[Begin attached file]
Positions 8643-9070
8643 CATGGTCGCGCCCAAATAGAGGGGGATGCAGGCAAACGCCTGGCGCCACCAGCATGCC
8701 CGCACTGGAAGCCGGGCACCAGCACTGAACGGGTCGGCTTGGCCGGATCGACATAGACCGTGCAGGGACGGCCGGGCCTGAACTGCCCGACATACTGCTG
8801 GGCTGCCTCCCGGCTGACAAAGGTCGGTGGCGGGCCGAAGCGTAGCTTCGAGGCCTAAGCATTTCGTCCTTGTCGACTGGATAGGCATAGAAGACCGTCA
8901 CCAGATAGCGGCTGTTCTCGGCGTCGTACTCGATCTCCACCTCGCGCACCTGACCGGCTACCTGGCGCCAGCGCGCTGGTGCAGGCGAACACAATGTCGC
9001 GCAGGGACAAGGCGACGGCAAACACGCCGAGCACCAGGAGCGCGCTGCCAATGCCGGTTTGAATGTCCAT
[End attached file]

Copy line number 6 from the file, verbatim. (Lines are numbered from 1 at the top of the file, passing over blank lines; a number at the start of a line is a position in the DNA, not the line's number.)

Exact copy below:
9001 GCAGGGACAAGGCGACGGCAAACACGCCGAGCACCAGGAGCGCGCTGCCAATGCCGGTTTGAATGTCCAT